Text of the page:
When applying for a new job, you are inundated with the same words and phrases being repeated in every job description. They want you to have 6,000 qualifications, a tonne of work experience and a sacrifice to the time gods, because your work-life balance is down the drain. This is enough to bring any job seeker out in sweats, let alone someone who is thinking about a career change.
When I say career change, it doesn’t necessarily have to mean starting from scratch. It can mean using your skill in a different way, or applying the same skills but in a different industry. It could even mean re-prioritising what is important to you and looking for a job based on those qualities that it can offer you. But some job descriptions make it seem impossible to be able to shine your way through the possible thousands of other applicants, who may already be experts in the field or job you're applying for. Or sometimes, the thought alone of recruiters sitting and laughing at your CV sends you to the nearest bar to drink endless cocktails and decide that you could live off the earth with your own allotment.
But wait drunk horticulturalist, you're forgetting that you probably have many hidden treasures that many want: your soft skills. This has nothing to do with pillows unfortunately. Your soft skills are your ‘personal attributes that enable someone to interact effectively and harmoniously with other people.’ In other words, your soft skills is what makes you a fantastic employee and is why someone would want to hire you. Of course some experience or an avid interest in the role you are applying for is key, but even with little to no experience, you can research your role (a very good soft skill) so that you are prepared for the interview, as well as being able to write a kick-arse CV about why you want the role.
I recently read an article by the World Economy Forum which was especially interesting; by 2020, many of our jobs will be replaced by artificial intelligence and autonomy, and it is these ‘softer skills’ that make humans perfect for the jobs that robots won’t be able to do when the Fourth Industrial Revolution hits us. These are skills such as creativity, ranking number 3, along with negotiation, service orientation and cognitive flexibility to name a few.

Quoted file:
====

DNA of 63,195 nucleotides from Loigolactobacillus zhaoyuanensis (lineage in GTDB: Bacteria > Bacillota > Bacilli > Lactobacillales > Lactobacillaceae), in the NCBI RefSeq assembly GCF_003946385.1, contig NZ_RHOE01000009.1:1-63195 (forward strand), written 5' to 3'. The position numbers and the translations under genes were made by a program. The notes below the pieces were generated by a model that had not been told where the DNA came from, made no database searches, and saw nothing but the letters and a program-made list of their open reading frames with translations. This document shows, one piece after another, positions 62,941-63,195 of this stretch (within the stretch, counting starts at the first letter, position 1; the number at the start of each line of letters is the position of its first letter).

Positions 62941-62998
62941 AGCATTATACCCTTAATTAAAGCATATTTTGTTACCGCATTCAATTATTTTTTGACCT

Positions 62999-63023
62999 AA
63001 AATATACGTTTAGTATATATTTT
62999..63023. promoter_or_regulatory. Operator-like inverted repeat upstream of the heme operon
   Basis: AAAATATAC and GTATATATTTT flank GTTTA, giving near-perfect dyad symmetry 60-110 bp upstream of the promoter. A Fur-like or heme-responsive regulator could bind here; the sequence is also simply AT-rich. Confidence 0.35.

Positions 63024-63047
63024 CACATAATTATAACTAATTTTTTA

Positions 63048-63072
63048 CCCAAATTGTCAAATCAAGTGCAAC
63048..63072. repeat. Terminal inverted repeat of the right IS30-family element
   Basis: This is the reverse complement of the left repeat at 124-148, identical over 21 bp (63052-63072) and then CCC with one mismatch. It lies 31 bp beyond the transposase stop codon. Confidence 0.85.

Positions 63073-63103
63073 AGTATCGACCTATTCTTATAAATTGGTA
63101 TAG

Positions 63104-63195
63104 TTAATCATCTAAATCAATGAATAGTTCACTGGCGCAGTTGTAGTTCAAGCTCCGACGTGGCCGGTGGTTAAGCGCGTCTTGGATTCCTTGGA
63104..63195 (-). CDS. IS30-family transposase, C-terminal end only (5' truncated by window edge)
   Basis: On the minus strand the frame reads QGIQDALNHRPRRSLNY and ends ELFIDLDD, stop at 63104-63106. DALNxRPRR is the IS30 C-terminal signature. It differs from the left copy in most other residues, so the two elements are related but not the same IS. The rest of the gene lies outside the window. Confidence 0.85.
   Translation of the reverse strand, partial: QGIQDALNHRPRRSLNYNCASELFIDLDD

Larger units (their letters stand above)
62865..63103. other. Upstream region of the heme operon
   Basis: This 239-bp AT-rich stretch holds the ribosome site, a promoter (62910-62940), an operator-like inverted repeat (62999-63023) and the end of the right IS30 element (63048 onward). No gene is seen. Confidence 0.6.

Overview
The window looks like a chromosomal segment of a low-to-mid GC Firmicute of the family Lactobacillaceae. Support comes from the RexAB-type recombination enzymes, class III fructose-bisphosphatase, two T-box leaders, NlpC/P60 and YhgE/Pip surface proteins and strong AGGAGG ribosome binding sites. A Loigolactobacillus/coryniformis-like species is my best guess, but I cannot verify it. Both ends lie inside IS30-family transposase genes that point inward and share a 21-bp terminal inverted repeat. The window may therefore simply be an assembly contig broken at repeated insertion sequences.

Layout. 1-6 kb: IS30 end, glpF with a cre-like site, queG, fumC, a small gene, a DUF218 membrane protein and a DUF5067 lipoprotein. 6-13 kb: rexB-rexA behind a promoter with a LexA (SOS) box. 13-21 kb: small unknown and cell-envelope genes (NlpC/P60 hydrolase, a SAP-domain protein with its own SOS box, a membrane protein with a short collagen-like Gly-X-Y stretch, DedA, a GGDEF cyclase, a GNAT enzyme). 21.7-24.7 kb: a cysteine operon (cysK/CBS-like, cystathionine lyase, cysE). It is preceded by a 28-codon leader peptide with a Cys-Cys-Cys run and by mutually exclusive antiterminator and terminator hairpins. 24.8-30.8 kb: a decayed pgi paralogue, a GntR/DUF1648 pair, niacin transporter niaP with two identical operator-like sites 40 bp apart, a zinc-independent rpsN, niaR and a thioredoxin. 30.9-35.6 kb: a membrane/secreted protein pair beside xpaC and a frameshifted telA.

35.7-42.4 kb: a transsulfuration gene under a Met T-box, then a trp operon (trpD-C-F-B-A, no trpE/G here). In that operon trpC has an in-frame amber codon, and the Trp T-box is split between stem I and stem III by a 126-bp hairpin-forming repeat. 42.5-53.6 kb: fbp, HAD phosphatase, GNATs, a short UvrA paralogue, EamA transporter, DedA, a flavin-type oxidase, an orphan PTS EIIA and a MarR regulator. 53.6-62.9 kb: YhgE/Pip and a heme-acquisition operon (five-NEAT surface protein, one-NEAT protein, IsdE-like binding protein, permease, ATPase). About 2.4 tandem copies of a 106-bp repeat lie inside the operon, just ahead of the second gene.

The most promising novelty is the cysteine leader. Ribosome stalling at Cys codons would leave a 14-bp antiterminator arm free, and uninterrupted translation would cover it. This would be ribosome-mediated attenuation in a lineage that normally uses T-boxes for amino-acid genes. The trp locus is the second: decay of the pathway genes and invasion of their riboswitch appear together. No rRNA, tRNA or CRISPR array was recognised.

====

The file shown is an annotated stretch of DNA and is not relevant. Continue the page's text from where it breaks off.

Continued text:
These skills are already being looked at by the companies and businesses searching for new employees. Employers nowadays don’t really look into your qualifications. Yes, qualifications are important to build up your knowledge and to develop your self-awareness and way of learning, but that is the bit where employers’ eyes light up. It’s your ability to learn and adapt, to soak up knowledge and have a keenness to explore as a professional and as a person. Your school qualifications, vocational diplomas or certificates are your merit that you have a willingness for them to train you and develop you, as long as you are willing to put in the effort and give them your soft skills in return. Therefore, regardless of what you studied, regardless of level, that's not all that matters.
I know this because I achieved this. When I left my old job, I had no idea where I was going to work. I knew that I wanted to work in the public sector, but realised that actually, I could use my skills in a different way. By chance a friend sent me a link to a vacancy at her workplace. I broke out in sweats reading the vacancy, never believing that I would even get close to an interview. But I tried anyway. I spent the next four nights straight reworking my CV and collating pieces of work which I could send them, working til gone midnight each day. Once I was happy with my submission, I sent in my application, and waited. Even if I never heard a reply, I was proud of the work I had put into it. I was even prouder when I actually got an interview. And you know what got me through my interview? My soft skills. They obviously questioned why the career change and the different use of skills, but they saw it as an advantage to have such fresh eyes on the team. Many of the questions were less about my qualifications and experience and more about case scenarios and how I would use my soft skills to tackle everyday situations.
So please, go for that job that you don’t think you are qualified enough to do, because you may be way more capable than you think. Let your ‘softness’ be your strength.